Furnish your home financing strategy with some fundamental facts.
Becoming a homeowner is an exciting achievement, and for most people, it’s the biggest single purchase of their lives. Most also won’t be able to pay for that home in one fell swoop and will need a mortgage.
A mortgage is a loan that covers the remaining cost of the home after the down payment. What you might not realize is that there are distinct types of mortgages that offer different benefits for specific needs. This overview will help you understand those differences and put you in the driver’s seat when the time comes to make your move.
Traditional vs. re-advanceable mortgages
With a traditional mortgage, you make regular fixed payments towards the loan. Each payment consists of two parts: a principal payment and an interest payment. The principal payment reduces the mortgage balance and increases the share of the home that you own. The interest payment covers the interest charged on the loan.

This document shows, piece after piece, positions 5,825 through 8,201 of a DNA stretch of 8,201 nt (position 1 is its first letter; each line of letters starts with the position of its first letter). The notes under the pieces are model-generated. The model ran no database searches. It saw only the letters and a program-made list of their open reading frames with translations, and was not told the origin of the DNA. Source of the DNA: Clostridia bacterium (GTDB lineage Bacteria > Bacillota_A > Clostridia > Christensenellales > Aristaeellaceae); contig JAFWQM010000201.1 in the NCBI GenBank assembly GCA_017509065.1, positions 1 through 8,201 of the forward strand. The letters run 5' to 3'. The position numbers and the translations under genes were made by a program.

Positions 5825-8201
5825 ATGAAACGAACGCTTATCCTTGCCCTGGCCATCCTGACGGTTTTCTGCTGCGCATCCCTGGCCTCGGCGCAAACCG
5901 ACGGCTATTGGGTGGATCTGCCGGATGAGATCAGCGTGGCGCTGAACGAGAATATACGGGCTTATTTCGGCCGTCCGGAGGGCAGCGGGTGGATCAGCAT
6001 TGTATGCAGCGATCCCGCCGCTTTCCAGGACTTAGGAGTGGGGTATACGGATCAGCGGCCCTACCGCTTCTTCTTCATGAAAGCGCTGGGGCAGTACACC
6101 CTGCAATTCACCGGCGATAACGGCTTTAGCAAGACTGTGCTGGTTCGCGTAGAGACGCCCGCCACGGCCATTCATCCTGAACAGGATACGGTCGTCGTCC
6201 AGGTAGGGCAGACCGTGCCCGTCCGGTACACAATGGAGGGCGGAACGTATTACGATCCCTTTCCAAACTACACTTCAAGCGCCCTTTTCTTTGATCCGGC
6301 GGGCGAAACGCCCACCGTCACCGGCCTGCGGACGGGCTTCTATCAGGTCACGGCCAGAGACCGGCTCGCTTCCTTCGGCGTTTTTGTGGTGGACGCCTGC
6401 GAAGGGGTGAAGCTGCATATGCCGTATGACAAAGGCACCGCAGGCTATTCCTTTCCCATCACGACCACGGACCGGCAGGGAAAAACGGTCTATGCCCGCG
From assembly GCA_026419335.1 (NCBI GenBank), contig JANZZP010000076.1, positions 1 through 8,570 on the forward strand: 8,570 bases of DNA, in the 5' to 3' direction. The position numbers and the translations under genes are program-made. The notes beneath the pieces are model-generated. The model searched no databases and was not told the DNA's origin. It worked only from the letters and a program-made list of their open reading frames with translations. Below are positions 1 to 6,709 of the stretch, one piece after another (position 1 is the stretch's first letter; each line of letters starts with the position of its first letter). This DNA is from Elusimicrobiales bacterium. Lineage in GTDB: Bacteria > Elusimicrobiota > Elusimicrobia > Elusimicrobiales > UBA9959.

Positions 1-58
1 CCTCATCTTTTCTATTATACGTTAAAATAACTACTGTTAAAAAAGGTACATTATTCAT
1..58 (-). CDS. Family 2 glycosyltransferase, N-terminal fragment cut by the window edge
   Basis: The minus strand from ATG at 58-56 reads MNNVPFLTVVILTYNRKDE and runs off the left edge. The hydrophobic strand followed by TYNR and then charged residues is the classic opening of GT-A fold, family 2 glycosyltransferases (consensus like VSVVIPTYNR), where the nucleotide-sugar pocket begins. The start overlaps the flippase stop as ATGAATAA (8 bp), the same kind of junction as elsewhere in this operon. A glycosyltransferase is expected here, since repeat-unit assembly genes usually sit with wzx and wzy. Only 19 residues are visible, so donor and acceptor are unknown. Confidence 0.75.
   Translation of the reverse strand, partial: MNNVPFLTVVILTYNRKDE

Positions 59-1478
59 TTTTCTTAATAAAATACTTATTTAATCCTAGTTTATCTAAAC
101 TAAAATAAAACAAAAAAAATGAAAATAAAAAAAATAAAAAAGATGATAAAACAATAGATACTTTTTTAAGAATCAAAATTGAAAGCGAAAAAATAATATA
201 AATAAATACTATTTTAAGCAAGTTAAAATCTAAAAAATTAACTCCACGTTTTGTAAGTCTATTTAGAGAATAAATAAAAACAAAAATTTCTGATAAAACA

A re-advanceable mortgage, also known as a home equity line of credit (HELOC), allows you to repay the debt at your own pace and borrow your money back again if your needs change. An all-in-one mortgage is a special kind of HELOC that combines your mortgage, bank accounts, short-term savings and other loans into a single account. An all-in-one account also acts as an everyday banking account – which means you can deposit your income directly into the account. This allows all your money to work towards reducing your interest cost as soon as you get paid, helping you become debt-free sooner.